“Disease arises from imbalances in three core systems. Healing has to come from the root, not from the outside symptoms,” says Dr. Hyman. “Functional medicine helps us navigate this new paradigm, understanding the patterns, relationships and connections between different things.”

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So, for example, a patient might have arthritis, a rash, a stomachache, and irritable bowel syndrome. To address these problems, conventional medicine would send him to a rheumatologist, a gastroenterologist, and a dermatologist. But, says Dr. Hyman, “Those aren’t separate problems; they may all be related. My job is to figure out how they’re connected and how to solve them by helping the patient deal with the causes and get their body back into balance. I’m basically a medical detective,” concludes Hyman. “That’s essentially what I do.”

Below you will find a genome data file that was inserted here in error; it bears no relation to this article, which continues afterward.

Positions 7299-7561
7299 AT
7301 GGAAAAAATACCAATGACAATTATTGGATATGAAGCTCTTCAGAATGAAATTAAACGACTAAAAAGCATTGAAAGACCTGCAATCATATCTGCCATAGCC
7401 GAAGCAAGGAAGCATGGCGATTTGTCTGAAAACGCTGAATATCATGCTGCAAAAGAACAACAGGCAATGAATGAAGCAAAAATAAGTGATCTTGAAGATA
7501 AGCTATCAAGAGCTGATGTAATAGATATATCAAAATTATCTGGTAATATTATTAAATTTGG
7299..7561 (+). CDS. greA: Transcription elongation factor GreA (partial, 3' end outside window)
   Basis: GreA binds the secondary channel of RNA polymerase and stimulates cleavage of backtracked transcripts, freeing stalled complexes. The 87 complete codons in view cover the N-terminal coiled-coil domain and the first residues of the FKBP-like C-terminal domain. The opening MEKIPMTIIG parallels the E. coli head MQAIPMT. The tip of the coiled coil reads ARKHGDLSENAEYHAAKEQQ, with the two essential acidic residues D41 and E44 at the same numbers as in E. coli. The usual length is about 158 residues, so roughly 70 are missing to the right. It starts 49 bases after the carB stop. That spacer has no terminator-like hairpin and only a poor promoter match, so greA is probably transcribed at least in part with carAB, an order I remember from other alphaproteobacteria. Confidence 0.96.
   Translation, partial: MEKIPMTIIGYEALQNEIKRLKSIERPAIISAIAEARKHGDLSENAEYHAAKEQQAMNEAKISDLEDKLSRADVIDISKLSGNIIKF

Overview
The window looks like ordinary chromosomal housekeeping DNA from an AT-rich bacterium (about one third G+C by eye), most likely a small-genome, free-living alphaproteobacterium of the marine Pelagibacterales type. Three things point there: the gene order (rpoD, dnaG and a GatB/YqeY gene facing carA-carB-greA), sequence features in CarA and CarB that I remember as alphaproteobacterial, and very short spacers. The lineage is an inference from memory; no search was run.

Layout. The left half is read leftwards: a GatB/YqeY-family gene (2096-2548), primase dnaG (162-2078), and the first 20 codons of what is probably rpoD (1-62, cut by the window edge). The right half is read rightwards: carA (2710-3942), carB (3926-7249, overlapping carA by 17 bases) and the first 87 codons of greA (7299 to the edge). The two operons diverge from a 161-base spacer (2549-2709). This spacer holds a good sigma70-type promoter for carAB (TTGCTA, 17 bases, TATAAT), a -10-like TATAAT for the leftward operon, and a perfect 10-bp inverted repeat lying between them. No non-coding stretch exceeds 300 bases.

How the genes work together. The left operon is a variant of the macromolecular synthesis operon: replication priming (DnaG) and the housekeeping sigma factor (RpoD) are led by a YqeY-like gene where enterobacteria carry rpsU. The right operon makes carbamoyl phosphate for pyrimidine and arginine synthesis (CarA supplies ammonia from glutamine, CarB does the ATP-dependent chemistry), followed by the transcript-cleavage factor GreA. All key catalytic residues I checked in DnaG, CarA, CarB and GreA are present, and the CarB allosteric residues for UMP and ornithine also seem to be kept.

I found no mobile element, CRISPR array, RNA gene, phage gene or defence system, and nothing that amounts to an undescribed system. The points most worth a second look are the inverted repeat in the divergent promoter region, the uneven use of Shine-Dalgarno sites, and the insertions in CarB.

Getting The Word Out

Hyman sees his ultimate mission as educating the public and the medical profession.

“My goal is to give people a chance to access the best kept secret in our society right now—that functional medicine can really transform health by dealing with the causes of disease, rather than just the symptoms.”

“This is the biggest secret since the invention of the light bulb,” he adds, “and I think it has the potential to impact our world, our culture, and our health as much as the internet. It’s one of the few great ideas to emerge in a generation.”

By incorporating this new paradigm, Dr. Hyman envisions that chronically ill Americans—who comprise nearly half the population—can become vibrantly healthy.

“We have the tools, the knowledge, the science, and the information,” he says, “but it’s not being explained or understood or practiced, and I want to accelerate that process.”